Keep Your Quirks to Yourself
The Top 5 Embarrassing Things You Don’t Think Of When Applying to Jobs
An application to a job brings your whole persona under scrutiny. Your resume, of course, gets lots of attention, but many other items are noticed when evaluating your worthiness for a job. When these things are not on your radar they can cause your candidacy to go in a sour direction without you even knowing. First impressions are everything and not being aware of all the ways you can downgrade yourself will take you from a hero to a zero quickly. (Especially when claiming you are detail-oriented!)
The last thing you want to be is the butt of the joke. I have seen and experienced it all during my recruiter days and am happy to share these comical lessons with you. Please learn from these cautionary tales who acted more like they were on Spring Break than a candidate applying for a job.
Here are common mistakes that will leave the WRONG lasting impression.
1. Ringback. If I thought the resume was decent, I would most likely call the candidate to prescreen them and ask them to come in for an interview. The music I was often subjected to was enough to make me pass on a candidate since perception is everything during the screening process. Please take ‘I'll Make Love to You’ and ‘Friends in Low Places’ off your ringback. When you start applying for jobs, expect to get some calls about your application and adjust your phone professionalism accordingly. This concept goes hand in hand with my next item.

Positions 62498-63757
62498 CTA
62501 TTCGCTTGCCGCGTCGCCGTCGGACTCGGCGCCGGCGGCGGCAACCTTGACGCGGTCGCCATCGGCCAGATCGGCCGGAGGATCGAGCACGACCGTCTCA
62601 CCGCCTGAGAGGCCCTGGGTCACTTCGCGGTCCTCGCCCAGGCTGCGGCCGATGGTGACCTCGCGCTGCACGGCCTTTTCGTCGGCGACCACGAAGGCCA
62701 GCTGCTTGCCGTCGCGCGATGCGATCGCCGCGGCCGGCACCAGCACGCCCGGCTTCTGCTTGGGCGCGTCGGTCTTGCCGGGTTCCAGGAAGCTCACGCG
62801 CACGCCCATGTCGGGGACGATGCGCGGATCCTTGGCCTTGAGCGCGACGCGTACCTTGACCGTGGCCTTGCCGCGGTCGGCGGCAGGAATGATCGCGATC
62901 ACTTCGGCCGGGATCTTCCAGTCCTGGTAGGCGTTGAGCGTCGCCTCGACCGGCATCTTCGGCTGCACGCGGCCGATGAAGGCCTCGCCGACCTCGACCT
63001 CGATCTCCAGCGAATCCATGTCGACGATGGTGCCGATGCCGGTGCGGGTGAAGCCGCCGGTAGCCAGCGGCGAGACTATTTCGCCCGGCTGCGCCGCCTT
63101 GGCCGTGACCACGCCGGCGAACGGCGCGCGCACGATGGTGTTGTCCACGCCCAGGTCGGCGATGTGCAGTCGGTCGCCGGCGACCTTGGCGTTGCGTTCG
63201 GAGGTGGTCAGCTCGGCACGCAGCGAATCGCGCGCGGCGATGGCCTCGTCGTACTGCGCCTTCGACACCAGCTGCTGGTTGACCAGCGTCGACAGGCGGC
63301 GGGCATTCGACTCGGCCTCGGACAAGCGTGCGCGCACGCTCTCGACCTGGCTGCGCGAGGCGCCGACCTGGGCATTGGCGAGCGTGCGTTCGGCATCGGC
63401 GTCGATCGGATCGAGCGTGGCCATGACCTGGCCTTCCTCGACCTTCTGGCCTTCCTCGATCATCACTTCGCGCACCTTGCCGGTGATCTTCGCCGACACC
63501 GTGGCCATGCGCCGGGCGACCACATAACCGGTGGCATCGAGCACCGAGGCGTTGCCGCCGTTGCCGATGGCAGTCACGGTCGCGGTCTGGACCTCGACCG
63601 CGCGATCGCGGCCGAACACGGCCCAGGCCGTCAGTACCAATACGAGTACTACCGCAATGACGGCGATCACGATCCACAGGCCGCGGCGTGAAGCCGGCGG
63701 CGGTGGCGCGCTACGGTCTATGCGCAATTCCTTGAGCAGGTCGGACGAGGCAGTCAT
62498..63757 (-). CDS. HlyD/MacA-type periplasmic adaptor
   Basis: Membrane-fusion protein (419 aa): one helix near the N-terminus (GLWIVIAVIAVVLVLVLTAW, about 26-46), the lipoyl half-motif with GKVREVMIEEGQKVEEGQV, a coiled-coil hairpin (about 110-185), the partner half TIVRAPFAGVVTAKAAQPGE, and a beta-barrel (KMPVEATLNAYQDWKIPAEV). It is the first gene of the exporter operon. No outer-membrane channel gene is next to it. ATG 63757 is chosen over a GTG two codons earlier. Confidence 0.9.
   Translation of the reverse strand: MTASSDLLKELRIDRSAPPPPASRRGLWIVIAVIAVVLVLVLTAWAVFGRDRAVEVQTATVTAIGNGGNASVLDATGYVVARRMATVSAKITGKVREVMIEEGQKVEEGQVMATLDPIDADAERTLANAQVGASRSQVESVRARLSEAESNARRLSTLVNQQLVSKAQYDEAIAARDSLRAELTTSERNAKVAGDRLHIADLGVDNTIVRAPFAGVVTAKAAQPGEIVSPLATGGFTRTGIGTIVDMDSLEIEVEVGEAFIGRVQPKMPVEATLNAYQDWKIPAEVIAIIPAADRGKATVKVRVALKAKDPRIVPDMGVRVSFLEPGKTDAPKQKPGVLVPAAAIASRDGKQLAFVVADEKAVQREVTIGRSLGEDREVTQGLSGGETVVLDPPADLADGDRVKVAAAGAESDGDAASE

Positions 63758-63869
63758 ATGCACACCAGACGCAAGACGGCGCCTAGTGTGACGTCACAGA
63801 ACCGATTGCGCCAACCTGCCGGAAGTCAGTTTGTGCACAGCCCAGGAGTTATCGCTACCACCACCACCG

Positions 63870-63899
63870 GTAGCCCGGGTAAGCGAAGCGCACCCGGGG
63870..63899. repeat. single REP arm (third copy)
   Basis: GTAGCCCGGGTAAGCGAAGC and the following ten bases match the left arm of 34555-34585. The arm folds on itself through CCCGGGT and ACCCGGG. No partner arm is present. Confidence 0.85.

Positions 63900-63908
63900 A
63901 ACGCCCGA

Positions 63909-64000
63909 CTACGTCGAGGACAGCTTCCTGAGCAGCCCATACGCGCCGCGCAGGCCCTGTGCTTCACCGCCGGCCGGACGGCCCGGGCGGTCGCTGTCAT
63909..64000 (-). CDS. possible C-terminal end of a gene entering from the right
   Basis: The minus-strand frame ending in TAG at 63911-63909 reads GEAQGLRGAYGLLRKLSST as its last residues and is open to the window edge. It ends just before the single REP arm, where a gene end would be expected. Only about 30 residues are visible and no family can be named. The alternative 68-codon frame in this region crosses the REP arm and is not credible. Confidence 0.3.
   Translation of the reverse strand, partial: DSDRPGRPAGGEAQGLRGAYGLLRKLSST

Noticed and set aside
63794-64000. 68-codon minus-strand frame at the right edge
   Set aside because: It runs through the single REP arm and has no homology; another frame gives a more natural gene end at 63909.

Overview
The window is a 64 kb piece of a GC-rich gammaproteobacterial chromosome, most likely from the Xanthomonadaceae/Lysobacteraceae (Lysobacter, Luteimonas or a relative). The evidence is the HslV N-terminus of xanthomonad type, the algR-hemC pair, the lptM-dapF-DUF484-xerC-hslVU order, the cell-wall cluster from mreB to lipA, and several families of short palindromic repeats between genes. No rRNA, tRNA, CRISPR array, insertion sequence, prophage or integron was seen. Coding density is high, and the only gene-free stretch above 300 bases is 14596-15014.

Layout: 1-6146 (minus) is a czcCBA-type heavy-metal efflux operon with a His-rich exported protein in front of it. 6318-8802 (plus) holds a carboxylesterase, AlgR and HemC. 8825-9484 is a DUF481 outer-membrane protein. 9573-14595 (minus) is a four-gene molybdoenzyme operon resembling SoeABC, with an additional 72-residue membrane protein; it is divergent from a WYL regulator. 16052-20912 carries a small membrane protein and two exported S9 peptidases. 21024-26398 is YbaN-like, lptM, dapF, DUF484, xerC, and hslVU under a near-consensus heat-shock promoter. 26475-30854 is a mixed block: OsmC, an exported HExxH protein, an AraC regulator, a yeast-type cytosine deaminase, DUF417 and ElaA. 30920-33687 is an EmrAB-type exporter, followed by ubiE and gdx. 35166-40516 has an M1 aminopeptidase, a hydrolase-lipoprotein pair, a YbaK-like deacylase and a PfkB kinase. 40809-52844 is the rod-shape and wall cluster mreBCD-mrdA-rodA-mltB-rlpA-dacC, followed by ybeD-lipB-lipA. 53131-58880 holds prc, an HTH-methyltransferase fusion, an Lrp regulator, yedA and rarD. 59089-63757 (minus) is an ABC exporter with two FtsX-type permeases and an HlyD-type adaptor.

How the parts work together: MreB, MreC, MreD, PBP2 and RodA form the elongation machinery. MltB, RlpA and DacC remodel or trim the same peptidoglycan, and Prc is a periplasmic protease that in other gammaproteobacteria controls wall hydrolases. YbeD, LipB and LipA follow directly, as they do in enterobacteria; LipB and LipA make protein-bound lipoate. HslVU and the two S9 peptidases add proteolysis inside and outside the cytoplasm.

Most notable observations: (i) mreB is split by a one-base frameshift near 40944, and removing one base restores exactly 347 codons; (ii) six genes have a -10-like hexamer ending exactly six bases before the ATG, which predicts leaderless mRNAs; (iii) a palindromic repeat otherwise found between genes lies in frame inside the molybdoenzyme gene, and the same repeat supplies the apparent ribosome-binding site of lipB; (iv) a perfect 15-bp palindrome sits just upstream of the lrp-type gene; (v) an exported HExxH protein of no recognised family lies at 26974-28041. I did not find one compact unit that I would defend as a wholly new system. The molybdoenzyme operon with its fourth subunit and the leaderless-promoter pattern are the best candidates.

2. Voicemail. ‘What's good’ and ‘Whazzzzzzzzzzzz up’ are not exactly professional greetings! Personally, I never thought these were acceptable hellos in any situation. Keep your voicemail message short, sweet, and to the point. This is not the time to be outside the box. Here’s a useful example: Hi, you have reached (insert name), I am not available to take your call. Please leave me a message and I will get back to you. Thanks!
3. Email Address. This is most frequently overlooked. The majority of people set up their email addresses a long time ago and haven't given too much thought to them since the initial set up. Email addresses like SexyMama4You@hotmail.com and Deathrider01@aol.com do not scream hire me! Try using your first and last name or first initial and last name, some combo like this saves you a lot of embarrassment and looks professional. Also, here’s a bonus tip: AOL and HOTMAIL date you, try using GMAIL instead. Nothing screams ‘I’m not up on technology’ like these two!
4. Email Signature. Another correspondence item where people drop the ball. Your signature should include your REAL name, your email address, and a mobile or home phone number. Please don’t use your nickname as your signature. How am I supposed to know you go by Kenny when your resume lists you as John? It is just plain confusing! Your emails should be anything but confusing for a recruiter. Make it easy for them to contact you. A clean and concise signature does just that. In addition, leave off any quotes or sayings that could be offensive, are political in nature, or religious. Save these for your personal emails.
5. Email Stationary. Hot Pink Palm Trees as your backdrop doesn’t exactly display professionalism or taste, for that matter. It tells me your head is in the clouds, and I am happy to leave it right there. You should not have a background on your email. These may have trouble loading and detract from the message. It can also be flagged as spam. A crisp, white background is appropriate and all that is necessary. The content of an email is what matters, save the stationery for your pen pals.
These tiny things could be the reason you do not hear back from a recruiter or a company. If you think these things are common sense, think again! The job market has become so competitive and committing even one of these mistakes can tip the scales unfavorably. Heed this advice and don’t sabotage yourself! Recruiters/hiring managers are looking for a reason to cut out candidates in the early stages, don’t give them one!
Feel free to share any funny experiences you've had in our Comments section.